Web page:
The federal government tabled legislation today, April 13, 2017, that would legalize the use of marijuana for recreational purposes by July 1, 2018.
Under the new legislative regime, the federal government will license marijuana producers, while the provinces and territories will have jurisdiction over the distribution and sale of marijuana within the framework set out in the federal legislation.
Highlights of the proposed legislation are as follows:
- Purchasers will be required to be at least 18 years old, although provinces and territories may set a higher minimum age.
- Adults 18 and older will be able to possess up to 30 grams of dried cannabis, or its equivalent in non-dried form, and will be able to grow up to four plants per residence.
- Possession, production, and distribution outside of the legalized system would remain illegal, as would imports or exports without a federal permit.
As part of this major legislative initiative, the federal government is also proposing a number of changes to the Criminal Code, including creating a new criminal offence with a maximum of 14 years in jail for selling marijuana to a minor.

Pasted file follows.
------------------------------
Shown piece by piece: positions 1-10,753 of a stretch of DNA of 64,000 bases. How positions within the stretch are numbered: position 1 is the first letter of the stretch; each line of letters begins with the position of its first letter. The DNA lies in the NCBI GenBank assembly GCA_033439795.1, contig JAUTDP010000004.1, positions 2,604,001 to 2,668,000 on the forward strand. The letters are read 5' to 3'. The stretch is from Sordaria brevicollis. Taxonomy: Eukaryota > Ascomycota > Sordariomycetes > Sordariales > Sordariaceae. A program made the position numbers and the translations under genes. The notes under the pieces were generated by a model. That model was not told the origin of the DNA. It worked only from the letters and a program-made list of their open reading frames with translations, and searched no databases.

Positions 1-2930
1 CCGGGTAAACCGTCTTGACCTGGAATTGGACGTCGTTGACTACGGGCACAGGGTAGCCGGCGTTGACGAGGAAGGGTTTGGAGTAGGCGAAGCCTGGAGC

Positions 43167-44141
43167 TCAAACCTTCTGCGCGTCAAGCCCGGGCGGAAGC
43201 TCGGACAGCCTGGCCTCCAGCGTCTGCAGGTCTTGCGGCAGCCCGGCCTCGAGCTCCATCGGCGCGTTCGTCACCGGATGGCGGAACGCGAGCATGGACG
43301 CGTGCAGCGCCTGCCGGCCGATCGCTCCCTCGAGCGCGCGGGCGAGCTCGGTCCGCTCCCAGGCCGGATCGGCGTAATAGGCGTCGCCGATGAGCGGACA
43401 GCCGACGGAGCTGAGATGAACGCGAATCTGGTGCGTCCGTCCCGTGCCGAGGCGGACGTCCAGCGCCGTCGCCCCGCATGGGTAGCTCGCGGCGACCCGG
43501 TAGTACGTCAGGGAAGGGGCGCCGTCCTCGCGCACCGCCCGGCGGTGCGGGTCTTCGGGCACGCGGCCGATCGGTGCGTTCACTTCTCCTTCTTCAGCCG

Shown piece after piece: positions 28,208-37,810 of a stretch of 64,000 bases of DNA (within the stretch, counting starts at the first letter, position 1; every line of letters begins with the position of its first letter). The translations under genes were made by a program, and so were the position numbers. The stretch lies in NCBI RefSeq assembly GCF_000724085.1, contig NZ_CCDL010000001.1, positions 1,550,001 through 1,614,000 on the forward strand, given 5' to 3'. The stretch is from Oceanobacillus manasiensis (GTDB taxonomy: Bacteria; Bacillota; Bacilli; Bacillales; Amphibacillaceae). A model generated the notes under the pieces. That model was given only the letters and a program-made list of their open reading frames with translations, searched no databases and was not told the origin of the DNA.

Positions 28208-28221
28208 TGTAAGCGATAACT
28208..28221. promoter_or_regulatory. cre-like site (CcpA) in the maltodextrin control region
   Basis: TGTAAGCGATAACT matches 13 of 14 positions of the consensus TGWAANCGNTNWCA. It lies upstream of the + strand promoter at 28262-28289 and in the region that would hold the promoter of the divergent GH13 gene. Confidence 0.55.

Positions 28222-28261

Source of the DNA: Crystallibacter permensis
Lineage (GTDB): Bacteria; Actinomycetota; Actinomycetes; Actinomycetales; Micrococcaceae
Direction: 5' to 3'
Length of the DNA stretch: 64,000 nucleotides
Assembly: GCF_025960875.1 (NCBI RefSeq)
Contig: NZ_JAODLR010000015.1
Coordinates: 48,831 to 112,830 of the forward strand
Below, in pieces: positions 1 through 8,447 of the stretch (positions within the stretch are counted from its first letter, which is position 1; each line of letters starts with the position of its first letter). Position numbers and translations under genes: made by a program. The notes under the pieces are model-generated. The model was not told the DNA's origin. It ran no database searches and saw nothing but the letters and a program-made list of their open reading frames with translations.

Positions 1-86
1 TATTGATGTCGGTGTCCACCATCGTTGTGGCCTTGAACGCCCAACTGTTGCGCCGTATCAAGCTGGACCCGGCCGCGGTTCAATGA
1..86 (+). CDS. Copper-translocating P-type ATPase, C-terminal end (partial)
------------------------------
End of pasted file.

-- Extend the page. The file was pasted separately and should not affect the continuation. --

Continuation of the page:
The proposed legislation also includes significant changes to Canada’s impaired driving laws. Proposed amendments to the Criminal Code would reportedly make it illegal for a person to drive within two hours of having a prescribed level of marijuana in his or her blood stream. The government is promising a system of mandatory roadside testing to test for cannabis impairment. The government is also proposing a new drug-impaired driving offence for drivers who combine alcohol with cannabis.
Potential Implications for Employers
In advance of the proposed legalization of marijuana, employers should consider updating their drug and alcohol policies. In particular, the proposed amendments to the Criminal Code may provide employers with an evidence-based model for managing suspected impairment in the workplace.
We will be carefully following the proposed legislation as it passes its way through the House of Commons and Senate.
If you require assistance regarding the impact of these proposed legislative changes on your workplace or any workplace policies or benefit plans, please contact us.